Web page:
Editor’s Note: This piece contains episode spoilers. 

The Walking Dead aired an episode two weeks ago called, “The Next Worldd,” where an unlikely couple got together, leaving fans with mixed feelings.

Rick Grimes, the white male lead protagonist, hooked up with Michonne, a black female main character.   

The episode begins with Michonne asking to borrow toothpaste from Rick.

Michonne stands at the door of Rick’s room with a towel around her head, Rick is buttoning up his shirt, and Judith, Rick’s daughter, is sitting on the floor playing with a red cup. It’s the picture of an average family on any given morning.

Michonne and Rick don’t consummate their relationship until the end of the episode when Rick reveals he could not find any toothpaste so he got her mints instead. As he hands her the mints and their hands linger in one another’s, they make eye contact and go in for the long overdue kiss.

What Tumblr has rooted for and fantasized about since the two first met at the end of season two was finally a reality. The internet rejoiced and awarded the new couple with their new nickname “Richonne,” but it wasn’t long before the positive responses were drowned out by “fans” objecting to the budding romance.

Interracial relationships in mainstream entertainment tend to be rare. However, as I read the tweets and Tumblr posts condemning Richonne, I realized the controversy went deeper than the characters’ races.

A few anti-Richonne “fans” tried to justify their dislike by asserting that Rick and Michonne’s romance did not follow the storyline of the comic books that inspire the show’s plotline. Most anti-Richonne “fans” however, just did not see Michonne as the right romantic partner for Rick and preferred the two to stay just friends.

The comments on this Hollywood Reporter article are cringe worthy and they are all singing the same tune: Michonne is not attractive enough to be Rick’s love interest.

Danai Gurira, the actress who plays Michonne, can be described as a dark skinned black woman, with full lips, a wide nose and a lean athletic body. According to Hollywood’s unrealistic, unattainable and Eurocentric beauty standards for leading ladies, Gurira does not make the cut.

The negative response to Richonne based on Gurira’s appearance drew my attention to other interracial couples on TV right now and I realized why these interracial couples were “palatable” for viewers.

The trend of casting leading ladies and romantic interests for leading male characters has been the same since the beginning of cinematic history: a gorgeous white girl. And if a minority was cast as the female interest, it was because she was “white-looking” enough meaning she looked mixed race or racially ambiguous.

In The Flash, the protagonist Barry Allen, a white male, has a love interest, Iris West played by Candice Patton; a light skinned black woman with traditionally European features.

In Daredevil, the love interest of the white male protagonist is Claire Temple, played by Rosario Dawson, also a pretty light-skinned black woman.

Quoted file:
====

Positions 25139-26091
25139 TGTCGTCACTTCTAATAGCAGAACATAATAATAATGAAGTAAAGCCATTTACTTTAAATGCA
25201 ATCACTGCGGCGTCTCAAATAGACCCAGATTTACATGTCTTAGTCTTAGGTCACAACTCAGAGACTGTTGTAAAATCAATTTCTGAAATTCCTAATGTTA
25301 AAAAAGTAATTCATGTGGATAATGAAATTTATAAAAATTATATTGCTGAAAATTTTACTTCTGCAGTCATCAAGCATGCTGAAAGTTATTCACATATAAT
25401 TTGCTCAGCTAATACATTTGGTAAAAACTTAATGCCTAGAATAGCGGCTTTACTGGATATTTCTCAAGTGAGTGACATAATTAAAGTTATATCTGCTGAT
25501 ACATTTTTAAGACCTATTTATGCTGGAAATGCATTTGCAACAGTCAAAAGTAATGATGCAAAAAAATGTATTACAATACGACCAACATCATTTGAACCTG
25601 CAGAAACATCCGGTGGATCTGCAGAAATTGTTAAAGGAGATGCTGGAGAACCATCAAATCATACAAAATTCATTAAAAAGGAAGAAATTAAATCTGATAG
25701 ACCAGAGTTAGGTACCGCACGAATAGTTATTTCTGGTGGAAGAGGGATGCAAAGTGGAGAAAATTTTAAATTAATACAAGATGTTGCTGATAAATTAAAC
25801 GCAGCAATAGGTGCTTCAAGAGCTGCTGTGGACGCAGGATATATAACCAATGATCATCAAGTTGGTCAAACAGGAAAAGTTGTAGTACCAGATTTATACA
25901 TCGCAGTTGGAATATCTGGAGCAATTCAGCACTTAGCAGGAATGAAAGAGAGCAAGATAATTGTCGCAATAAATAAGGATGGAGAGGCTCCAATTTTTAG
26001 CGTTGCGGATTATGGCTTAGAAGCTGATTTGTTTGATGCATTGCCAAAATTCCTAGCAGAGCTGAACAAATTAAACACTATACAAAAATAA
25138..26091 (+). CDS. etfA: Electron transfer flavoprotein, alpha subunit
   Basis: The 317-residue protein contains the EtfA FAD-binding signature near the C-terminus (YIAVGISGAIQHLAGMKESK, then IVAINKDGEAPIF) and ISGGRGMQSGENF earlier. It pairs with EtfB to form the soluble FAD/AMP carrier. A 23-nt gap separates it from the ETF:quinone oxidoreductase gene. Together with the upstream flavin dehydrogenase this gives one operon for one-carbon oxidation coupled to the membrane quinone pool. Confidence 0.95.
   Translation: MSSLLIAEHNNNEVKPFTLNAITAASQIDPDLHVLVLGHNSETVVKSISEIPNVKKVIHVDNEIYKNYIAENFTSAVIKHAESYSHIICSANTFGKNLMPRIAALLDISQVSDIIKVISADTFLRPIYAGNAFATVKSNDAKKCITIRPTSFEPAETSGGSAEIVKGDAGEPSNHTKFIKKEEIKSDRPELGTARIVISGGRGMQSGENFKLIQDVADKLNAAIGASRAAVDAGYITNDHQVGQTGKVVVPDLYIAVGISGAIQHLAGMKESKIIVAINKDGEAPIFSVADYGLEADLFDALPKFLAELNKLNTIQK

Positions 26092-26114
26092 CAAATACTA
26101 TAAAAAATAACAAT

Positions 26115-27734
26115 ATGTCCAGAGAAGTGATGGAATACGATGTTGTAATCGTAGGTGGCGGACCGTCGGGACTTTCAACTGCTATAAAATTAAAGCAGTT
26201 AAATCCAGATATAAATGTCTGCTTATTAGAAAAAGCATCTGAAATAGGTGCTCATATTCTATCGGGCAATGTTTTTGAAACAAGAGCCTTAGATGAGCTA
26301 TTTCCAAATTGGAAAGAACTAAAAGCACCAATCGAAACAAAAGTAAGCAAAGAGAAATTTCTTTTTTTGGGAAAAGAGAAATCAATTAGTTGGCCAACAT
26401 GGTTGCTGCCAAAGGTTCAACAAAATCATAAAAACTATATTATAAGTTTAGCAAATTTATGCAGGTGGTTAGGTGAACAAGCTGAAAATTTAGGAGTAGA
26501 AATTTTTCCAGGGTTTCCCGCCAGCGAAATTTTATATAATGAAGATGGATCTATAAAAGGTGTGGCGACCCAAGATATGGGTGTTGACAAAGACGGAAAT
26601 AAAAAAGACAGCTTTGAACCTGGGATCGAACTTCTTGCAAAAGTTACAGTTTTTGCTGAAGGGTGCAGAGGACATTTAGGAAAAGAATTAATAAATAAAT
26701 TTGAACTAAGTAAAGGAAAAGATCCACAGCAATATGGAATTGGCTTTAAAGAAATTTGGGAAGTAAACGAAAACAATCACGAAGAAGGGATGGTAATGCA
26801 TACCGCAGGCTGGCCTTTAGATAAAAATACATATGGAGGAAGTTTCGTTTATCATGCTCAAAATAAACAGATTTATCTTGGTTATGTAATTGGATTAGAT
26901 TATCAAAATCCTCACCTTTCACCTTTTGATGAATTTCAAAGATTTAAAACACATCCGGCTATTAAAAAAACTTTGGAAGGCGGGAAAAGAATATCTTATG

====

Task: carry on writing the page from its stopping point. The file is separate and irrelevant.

Even when the roles are reversed and the male character is a minority, the female love interests still fall within the European beauty category.

In Jessica Jones, Luke Cage, Jessica’s love interests, is played by Mike Colter, a tall, dark, muscular black man.

Most Americans do not still consider interracial relationships taboo but there is this unspoken rule that black women without European features are seen as not romantic enough or don’t exert enough sexuality. Not even when they are paired with black men.

For example, Will Smith’s romantic interests in movies goes as follows: Eva Mendes, Charlize Theron, Salma Hayek, Sophie Okonedo, Margot Robbie and (again) Rosario Dawson, just to name a few. All these women are either white, mixed, or Latina.

Maybe the favoring of Eurocentric beauty standards would go unnoticed if the internet didn’t lose its mind when dark black women are portrayed in romantic, sensual ways.

The last time the internet was repulsed by a black female body was in the premier of How To Get Away With Murder when Annalise Keating, played by Viola Davis, was caught having sexual relations with a man that wasn’t her husband.

During an episode of The Hollywood Reporter Davis said: “I had no precedent for this role. I had never seen a 49-year-old, dark skinned black, who wasn’t a size two be a sexualized role in TV, film, anywhere, ever.”

She goes on to say: “When I first saw myself in the pilot episode I was mortified, I’m just gonna be honest. And then my big ‘ah ha!’ moment was this is your opportunity to not type cast yourself. To actually play a woman, who is sexualized, and woman up! And put a real woman on TV that’s smack-dab in the middle of this pop fiction.”

In an article by Alessandra Stanley in The New York Times, Davis was described as “less classically beautiful” and “slightly menacing.”

This is the same rhetoric of anti-Richonne “fans”; Michonne is too tough. She’s a strong black woman who doesn’t need a relationship. Being loved and vulnerable are not a privilege awarded to black female characters.

The change in the Rick and Michonne’s relationship left “fans” hoping it was just a one night stand, but last Sunday’s episode demolished all those ill-wishes with just three words: this is different.

Michonne has been the best mother for Carl and Judith and the best survival partner for Rick. Without even knowing it they had built a family together before the romance.

Honestly, I have shipped Richonne since day one, and I was shocked when AMC made the bold leap. They have been building up to this moment and a strong foundation of friendship between Richonne means they are here to stay, stereotypical Hollywood standards or not.

Featured Photo Credit: Courtesy of Gage Skidmore’s flickr account.

Marie Helene Ngom is a graduate of UMBC and may be reached at ngom.h.marie@gmail.com

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